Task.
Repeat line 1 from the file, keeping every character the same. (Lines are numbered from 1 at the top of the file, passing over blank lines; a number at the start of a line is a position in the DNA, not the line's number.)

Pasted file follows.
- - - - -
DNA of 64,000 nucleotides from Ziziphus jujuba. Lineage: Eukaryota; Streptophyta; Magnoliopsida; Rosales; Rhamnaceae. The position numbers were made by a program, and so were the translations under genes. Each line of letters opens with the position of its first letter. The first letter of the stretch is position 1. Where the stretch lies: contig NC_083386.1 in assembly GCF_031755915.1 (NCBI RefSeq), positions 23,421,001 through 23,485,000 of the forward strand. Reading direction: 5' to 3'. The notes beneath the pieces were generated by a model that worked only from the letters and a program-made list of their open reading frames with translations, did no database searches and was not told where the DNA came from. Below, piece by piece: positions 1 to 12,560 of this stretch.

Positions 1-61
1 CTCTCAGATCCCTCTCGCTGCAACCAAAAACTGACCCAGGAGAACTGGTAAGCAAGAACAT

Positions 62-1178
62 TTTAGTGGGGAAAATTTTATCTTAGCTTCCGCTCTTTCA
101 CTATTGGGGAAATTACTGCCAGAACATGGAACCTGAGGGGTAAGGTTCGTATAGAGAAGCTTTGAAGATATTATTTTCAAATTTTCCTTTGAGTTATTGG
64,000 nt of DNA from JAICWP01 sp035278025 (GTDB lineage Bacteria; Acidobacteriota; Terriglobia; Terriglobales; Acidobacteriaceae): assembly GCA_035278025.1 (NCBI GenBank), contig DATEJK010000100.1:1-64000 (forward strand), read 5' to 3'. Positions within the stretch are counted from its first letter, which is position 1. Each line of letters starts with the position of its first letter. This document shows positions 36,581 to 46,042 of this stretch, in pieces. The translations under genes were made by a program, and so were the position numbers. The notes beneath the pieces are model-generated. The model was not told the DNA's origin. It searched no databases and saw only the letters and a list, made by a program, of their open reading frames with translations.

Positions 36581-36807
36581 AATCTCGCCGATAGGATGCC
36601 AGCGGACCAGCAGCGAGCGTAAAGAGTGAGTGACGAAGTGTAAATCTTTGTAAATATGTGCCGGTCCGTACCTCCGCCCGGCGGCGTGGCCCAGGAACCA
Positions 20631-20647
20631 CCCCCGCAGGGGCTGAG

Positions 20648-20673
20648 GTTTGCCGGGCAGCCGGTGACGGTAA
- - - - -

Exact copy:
DNA of 64,000 nucleotides from Ziziphus jujuba. Lineage: Eukaryota; Streptophyta; Magnoliopsida; Rosales; Rhamnaceae. The position numbers were made by a program, and so were the translations under genes. Each line of letters opens with the position of its first letter. The first letter of the stretch is position 1. Where the stretch lies: contig NC_083386.1 in assembly GCF_031755915.1 (NCBI RefSeq), positions 23,421,001 through 23,485,000 of the forward strand. Reading direction: 5' to 3'. The notes beneath the pieces were generated by a model that worked only from the letters and a program-made list of their open reading frames with translations, did no database searches and was not told where the DNA came from. Below, piece by piece: positions 1 to 12,560 of this stretch.